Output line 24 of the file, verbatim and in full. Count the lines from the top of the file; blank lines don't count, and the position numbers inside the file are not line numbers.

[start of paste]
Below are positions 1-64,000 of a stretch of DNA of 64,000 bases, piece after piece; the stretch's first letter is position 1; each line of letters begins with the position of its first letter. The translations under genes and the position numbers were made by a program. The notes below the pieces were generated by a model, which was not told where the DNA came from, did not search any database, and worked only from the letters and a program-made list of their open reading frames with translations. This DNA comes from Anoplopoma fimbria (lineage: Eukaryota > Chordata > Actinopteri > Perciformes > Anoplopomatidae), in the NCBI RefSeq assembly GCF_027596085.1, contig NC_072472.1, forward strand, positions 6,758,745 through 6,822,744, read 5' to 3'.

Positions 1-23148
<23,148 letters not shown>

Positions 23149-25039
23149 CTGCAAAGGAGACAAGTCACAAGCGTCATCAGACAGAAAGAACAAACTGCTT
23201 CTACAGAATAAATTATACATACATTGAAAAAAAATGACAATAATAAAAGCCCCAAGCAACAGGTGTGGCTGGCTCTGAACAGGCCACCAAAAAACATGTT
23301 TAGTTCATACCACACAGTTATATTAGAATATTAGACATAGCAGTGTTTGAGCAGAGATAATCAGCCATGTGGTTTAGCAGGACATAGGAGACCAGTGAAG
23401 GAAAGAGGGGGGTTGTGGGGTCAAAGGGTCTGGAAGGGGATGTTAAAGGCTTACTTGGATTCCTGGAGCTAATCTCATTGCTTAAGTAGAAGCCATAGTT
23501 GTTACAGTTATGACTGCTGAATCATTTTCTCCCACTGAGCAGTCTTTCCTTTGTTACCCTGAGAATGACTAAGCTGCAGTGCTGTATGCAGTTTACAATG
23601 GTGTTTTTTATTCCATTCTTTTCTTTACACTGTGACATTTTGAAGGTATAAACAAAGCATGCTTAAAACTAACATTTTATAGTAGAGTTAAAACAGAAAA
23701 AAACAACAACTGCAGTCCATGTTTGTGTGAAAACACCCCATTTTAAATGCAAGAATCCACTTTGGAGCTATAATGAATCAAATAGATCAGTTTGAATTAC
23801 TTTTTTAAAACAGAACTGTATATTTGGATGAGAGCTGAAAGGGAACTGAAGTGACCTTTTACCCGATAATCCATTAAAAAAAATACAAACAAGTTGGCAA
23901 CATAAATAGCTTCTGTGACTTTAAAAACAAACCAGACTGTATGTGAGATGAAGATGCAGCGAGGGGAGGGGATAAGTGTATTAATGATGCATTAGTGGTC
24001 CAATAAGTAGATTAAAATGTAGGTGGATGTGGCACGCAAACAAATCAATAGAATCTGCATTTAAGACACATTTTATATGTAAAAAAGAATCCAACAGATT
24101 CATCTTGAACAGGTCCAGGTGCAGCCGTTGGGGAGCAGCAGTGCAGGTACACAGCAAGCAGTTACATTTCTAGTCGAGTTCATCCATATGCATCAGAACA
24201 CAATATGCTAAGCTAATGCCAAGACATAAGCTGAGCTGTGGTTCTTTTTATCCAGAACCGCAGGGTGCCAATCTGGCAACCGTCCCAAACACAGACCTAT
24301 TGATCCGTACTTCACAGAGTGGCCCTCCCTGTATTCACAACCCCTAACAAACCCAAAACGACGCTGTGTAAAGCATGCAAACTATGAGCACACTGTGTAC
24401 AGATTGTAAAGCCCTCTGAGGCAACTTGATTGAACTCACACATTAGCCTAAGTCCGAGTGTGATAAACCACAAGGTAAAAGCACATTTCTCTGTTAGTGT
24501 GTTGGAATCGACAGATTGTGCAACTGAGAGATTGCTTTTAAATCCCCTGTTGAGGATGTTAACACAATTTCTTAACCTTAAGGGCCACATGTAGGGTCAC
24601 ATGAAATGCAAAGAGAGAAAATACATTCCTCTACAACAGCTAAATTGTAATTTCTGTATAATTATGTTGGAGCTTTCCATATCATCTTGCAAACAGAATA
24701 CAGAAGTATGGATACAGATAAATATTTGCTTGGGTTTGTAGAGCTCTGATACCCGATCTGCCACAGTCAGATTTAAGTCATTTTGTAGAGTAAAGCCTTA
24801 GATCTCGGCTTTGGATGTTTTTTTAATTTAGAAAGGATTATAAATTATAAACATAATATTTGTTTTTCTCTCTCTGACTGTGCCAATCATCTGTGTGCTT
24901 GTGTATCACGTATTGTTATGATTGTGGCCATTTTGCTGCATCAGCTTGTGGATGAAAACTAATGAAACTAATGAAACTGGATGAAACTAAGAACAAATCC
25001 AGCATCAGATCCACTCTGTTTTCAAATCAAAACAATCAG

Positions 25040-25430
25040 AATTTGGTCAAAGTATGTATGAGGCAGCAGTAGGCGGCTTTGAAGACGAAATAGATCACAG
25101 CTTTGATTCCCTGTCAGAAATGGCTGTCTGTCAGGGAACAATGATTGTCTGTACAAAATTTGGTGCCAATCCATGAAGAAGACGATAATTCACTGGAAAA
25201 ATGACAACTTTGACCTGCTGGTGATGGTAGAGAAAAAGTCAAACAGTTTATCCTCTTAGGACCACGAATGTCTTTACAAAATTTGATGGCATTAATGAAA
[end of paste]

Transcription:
25001 AGCATCAGATCCACTCTGTTTTCAAATCAAAACAATCAG